The int class is also a subclass of an abstract class Integral defined in numbers module. The int class inherits magic methods like __add__, __sub__ etc from Integral class. These are called when addition or subtraction operation is performed by + or – respectively.

>>> a=10
>>> b=20
>>> a+b
30

This is equivalent to

>>> a.__add__(b)
30

Such magic methods are overridden in user-defined class to overload respective operators mapped to them. They will be described later in this chapter.

Object customization

The __init__() method is quite familiar. It acts as a constructor and is automatically called to initialize instance variables of an object. But how is the object itself created?

__new__() method

The __init__() method first internally calls the __new__() magic method. The __new__() method actually returns a new object which is then initialized. You have to provide overridden implementation of __new__() method to customize creation of object in a user-defined class. It is a static method that requires first argument as reference to the class whose object is to be created.

class User:

       def __new__(cls, *args):
               print ("calling __new__ magic method.")
               inst = object.__new__(cls)
               return inst
       def __init__(self, *args):
               print ("calling __init__ magic method now")
               self.name=args[0]
               self.email=args[1]
               self.role=args[2]

Output:

>>> from tmp import User
>>> x=User('ram', 'ram@abc.com', 'manager')
calling __new__ magic method.
calling __init__ magic method now

__repr__() and __str__() methods

These methods are internally called by built-in functions repr() and str() respectively. The repr() function returns 'official' string representation of the object while str() is the informal or printable verion.

Any valid Python expression value may be return value of __repr__() method. However if it returns a non string value, call to repr() function results in TypeError.

In above User class we add following __repr__() method:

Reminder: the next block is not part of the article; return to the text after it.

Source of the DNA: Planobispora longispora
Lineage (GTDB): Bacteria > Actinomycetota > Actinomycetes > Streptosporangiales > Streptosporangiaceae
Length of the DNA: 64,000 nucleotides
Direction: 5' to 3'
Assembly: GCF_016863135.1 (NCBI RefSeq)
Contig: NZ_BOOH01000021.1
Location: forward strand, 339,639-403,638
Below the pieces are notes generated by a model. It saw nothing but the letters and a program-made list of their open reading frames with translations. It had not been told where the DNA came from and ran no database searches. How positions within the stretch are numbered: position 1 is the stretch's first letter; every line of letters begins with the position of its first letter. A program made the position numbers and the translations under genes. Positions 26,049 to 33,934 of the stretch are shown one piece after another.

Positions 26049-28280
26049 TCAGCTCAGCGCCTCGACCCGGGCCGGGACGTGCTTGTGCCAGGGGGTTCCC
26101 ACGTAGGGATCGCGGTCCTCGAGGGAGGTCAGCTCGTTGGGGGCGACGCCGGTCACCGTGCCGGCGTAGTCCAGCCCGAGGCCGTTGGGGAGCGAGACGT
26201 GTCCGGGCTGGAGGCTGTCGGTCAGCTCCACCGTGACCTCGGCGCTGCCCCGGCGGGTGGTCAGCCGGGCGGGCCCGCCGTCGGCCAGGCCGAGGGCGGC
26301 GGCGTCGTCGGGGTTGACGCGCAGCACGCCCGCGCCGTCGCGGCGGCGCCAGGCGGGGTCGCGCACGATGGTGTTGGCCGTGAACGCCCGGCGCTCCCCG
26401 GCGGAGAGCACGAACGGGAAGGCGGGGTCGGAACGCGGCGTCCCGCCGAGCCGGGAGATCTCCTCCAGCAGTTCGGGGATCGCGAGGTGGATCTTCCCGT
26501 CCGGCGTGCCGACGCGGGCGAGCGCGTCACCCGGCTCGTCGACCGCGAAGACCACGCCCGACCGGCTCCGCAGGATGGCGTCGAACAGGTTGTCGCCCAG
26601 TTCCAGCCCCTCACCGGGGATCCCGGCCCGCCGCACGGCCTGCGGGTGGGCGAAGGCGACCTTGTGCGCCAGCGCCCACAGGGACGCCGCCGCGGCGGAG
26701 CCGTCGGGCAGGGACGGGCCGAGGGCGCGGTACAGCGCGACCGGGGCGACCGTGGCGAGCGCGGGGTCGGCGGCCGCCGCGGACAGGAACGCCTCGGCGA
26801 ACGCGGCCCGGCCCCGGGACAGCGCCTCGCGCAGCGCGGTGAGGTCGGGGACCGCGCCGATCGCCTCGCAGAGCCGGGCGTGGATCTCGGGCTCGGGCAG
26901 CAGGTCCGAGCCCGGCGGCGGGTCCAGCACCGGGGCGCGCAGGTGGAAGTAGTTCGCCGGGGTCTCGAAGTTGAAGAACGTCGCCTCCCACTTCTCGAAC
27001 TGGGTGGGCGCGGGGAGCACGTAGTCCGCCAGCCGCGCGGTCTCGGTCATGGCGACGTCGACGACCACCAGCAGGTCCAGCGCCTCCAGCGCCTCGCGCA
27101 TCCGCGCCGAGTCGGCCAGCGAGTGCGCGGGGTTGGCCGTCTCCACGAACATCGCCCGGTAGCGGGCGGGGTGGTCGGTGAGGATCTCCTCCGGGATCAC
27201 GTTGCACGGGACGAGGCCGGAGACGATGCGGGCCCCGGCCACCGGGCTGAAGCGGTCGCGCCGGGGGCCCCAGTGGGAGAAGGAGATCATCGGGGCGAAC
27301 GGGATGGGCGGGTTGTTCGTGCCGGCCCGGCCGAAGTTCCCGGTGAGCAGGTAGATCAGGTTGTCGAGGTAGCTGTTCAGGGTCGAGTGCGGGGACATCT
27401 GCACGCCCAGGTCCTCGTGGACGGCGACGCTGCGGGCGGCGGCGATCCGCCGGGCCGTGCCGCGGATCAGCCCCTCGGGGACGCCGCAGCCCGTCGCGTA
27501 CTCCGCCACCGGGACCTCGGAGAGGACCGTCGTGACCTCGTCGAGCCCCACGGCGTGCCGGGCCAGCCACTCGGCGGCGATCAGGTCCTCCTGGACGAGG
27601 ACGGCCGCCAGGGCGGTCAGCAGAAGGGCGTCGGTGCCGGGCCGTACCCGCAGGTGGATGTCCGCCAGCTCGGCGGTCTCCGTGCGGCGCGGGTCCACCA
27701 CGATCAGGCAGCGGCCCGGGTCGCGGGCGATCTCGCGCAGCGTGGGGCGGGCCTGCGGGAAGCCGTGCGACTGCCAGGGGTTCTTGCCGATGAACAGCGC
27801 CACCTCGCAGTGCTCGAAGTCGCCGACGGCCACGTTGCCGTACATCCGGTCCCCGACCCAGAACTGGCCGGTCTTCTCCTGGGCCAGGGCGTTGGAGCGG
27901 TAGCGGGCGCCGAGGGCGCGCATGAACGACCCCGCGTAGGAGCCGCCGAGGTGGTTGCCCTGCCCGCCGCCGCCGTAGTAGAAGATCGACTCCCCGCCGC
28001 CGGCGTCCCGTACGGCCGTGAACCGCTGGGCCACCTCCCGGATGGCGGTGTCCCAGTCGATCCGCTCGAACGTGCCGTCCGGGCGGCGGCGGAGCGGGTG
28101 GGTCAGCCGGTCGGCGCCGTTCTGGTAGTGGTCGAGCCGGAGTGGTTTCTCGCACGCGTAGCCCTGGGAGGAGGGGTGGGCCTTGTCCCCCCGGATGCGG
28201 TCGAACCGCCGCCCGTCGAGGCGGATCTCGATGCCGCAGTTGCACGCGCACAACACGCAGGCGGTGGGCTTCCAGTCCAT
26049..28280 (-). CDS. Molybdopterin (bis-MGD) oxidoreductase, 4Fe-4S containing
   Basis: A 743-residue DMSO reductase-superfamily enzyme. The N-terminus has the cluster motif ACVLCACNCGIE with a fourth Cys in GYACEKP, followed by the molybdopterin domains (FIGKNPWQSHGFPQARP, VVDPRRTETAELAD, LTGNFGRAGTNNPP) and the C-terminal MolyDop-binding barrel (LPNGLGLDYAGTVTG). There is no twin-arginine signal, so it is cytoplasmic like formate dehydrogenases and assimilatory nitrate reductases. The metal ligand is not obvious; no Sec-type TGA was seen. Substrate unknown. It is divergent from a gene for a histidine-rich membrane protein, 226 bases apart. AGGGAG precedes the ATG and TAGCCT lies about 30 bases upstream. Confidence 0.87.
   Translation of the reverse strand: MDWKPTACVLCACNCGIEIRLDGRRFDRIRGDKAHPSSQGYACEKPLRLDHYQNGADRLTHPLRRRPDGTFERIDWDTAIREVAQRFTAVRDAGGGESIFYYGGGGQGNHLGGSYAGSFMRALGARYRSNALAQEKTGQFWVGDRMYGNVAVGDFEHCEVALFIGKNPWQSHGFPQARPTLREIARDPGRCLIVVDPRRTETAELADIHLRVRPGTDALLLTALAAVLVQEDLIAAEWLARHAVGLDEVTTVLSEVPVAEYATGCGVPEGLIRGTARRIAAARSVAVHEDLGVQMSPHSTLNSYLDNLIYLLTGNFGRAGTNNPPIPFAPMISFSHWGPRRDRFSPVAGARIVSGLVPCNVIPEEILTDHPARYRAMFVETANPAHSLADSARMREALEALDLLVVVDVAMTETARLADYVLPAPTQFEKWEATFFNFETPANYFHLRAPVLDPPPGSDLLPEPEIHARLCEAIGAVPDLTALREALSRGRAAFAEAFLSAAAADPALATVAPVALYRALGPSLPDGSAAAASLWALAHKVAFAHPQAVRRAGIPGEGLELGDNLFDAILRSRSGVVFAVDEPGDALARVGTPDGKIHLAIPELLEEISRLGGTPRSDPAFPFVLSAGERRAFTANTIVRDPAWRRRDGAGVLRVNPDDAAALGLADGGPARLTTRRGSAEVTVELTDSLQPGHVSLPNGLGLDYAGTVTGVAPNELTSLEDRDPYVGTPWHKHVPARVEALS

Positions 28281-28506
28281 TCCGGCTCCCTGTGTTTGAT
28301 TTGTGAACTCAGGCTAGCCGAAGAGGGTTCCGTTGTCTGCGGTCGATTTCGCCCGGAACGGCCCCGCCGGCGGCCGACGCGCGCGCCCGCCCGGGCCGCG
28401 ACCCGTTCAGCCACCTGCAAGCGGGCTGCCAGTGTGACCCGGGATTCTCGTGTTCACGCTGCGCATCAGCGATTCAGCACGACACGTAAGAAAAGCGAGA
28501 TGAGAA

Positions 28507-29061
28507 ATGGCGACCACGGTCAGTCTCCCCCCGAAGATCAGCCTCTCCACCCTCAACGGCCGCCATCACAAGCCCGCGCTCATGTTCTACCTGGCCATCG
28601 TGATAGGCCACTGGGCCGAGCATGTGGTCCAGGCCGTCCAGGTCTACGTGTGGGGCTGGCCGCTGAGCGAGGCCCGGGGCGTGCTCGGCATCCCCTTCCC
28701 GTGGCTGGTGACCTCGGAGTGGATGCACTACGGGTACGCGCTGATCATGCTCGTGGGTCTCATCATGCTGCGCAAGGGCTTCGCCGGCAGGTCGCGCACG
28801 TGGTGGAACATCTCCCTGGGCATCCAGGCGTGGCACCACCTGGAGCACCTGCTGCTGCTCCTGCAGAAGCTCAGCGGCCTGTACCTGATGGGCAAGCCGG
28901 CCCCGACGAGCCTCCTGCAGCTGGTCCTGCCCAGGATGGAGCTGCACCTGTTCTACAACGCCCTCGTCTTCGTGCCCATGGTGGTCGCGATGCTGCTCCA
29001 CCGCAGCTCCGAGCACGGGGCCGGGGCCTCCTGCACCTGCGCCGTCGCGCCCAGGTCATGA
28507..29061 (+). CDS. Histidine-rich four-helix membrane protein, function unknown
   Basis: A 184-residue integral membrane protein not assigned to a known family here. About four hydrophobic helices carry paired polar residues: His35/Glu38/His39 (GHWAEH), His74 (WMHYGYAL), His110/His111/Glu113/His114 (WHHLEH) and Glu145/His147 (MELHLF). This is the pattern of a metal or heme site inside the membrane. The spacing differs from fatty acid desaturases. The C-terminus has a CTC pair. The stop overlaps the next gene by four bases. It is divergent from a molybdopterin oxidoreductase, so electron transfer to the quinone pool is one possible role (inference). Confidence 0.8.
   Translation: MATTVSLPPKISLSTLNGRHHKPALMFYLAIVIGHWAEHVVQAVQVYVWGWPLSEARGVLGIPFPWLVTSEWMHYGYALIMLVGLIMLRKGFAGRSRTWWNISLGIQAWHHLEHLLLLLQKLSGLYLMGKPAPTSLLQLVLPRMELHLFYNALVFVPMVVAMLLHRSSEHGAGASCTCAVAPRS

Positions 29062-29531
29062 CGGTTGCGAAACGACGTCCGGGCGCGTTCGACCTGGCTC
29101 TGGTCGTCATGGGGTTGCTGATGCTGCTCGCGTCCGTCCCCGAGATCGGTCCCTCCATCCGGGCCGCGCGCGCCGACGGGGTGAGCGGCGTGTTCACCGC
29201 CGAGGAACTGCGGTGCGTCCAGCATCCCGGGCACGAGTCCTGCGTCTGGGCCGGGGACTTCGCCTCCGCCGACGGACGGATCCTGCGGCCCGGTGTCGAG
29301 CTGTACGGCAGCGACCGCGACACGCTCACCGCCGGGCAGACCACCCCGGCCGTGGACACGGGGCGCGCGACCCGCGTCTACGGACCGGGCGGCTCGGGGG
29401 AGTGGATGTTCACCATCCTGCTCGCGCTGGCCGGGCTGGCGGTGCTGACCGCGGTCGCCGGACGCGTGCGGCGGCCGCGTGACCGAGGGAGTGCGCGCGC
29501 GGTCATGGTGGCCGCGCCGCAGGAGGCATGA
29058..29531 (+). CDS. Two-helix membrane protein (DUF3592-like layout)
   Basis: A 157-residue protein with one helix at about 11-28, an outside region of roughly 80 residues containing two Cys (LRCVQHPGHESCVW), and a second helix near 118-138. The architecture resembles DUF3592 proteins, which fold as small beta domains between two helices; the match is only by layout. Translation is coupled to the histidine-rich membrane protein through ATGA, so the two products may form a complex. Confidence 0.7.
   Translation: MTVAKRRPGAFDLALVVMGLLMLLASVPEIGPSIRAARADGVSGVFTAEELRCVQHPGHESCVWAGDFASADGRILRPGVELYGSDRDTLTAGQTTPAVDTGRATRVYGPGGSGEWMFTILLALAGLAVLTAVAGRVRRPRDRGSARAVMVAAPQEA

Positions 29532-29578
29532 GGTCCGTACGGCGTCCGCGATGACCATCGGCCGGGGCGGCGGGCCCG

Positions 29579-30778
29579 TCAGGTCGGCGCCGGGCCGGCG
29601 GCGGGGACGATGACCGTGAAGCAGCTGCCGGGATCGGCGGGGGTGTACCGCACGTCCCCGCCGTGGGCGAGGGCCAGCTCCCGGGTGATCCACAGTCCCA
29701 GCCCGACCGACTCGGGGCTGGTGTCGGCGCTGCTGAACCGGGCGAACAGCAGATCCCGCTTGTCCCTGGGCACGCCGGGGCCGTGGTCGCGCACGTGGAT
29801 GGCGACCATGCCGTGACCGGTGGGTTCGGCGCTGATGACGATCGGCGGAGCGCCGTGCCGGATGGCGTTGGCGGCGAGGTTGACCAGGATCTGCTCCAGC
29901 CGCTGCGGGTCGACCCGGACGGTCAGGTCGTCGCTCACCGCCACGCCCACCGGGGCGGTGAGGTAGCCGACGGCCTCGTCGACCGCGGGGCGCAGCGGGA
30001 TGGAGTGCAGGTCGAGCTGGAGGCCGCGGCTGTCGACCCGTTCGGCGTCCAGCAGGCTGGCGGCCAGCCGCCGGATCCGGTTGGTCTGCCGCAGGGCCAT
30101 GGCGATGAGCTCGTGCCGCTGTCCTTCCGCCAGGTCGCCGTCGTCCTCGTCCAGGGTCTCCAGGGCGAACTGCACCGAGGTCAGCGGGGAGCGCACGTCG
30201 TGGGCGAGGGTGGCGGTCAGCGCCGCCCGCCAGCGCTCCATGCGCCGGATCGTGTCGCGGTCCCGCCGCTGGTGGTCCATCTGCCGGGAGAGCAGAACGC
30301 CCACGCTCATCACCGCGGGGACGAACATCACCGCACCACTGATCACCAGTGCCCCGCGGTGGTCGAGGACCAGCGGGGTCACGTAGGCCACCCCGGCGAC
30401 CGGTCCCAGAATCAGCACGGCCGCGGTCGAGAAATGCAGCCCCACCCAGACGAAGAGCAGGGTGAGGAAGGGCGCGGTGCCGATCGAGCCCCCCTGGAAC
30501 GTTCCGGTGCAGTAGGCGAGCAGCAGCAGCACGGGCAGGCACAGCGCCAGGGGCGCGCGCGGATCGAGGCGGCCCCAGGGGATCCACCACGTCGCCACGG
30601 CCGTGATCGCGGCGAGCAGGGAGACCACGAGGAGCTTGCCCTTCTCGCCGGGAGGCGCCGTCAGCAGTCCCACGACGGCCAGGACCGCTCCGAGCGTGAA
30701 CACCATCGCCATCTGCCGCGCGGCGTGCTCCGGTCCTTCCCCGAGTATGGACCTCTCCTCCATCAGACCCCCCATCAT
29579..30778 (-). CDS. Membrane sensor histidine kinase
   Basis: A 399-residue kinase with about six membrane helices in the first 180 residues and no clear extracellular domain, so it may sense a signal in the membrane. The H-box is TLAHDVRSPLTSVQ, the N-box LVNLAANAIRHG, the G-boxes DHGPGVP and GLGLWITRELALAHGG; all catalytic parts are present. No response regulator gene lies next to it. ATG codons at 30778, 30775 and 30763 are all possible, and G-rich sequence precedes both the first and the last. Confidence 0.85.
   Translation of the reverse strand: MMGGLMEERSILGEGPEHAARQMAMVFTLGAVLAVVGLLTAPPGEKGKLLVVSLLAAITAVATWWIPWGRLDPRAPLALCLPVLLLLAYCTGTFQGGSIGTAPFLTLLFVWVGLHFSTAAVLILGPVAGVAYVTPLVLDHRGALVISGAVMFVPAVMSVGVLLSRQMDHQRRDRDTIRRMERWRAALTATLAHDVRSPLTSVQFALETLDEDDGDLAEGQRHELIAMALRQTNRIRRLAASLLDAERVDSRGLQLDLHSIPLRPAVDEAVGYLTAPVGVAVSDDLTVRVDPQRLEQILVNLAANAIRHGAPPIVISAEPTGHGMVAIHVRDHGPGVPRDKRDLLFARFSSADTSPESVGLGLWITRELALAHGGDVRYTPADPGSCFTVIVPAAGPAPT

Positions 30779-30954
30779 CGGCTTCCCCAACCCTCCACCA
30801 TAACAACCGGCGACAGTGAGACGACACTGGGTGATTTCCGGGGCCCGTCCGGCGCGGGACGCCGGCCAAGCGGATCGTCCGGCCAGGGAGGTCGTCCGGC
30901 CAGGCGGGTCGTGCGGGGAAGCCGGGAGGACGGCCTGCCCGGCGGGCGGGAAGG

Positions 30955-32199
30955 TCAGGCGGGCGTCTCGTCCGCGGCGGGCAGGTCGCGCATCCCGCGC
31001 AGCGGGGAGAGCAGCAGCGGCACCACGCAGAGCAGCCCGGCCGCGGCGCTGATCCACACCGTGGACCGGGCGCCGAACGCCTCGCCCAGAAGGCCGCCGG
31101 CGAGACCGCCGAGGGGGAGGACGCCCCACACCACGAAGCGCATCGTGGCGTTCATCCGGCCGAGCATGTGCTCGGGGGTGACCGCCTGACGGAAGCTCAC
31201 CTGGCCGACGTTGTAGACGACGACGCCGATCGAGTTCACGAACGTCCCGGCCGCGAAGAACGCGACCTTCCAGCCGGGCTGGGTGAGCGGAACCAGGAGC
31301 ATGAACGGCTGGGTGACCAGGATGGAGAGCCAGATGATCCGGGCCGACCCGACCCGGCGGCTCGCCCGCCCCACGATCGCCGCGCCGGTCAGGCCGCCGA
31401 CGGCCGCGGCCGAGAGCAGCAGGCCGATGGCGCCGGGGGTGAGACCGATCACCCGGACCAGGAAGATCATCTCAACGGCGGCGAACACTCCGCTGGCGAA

def __repr__(self):
             d=dict(name=self.name, email=self.email,role=self.role)
             return d

Note that it returns a dictionary object. Hence repr() raises TypeError although call to __repr__() is executed.

>>> x.__repr__()
{'name': 'ram', 'email': 'ram@abc.com', 'role': 'manager'}
>>> repr(x)
Traceback (most recent call last):
 File "<pyshell#6>", line 1, in <module>
   repr(x)
TypeError: __repr__ returned non-string (type dict)

The magic method is __str__() is overridden to return a printable string representation of any user-defined class. Let us now override __str__() method in User class to return string representation of its object.

 def __str__(self):
             return 'name={} email={} role={}'.format(self.name, self.email,self.role)

Both str() function and __str__() method can be called equivalently.

>>> x.__str__()
'name=ram email=ram@abc.com role=manager'
>>> str(x)
'name=ram email=ram@abc.com role=manager'

Operator overloading 

An operator is usually a symbol that is predefined to a certain operation. For instance arithmetic operators by default operate upon numeric operands. Hence only numeric objects are allowed to be used along with operators like +, -, *, / etc.

In Python, each operator actually invokes a corresponding method from object class that has two underscores in beginning and end. For example the '+' operator actually calls __add__() method as shown below: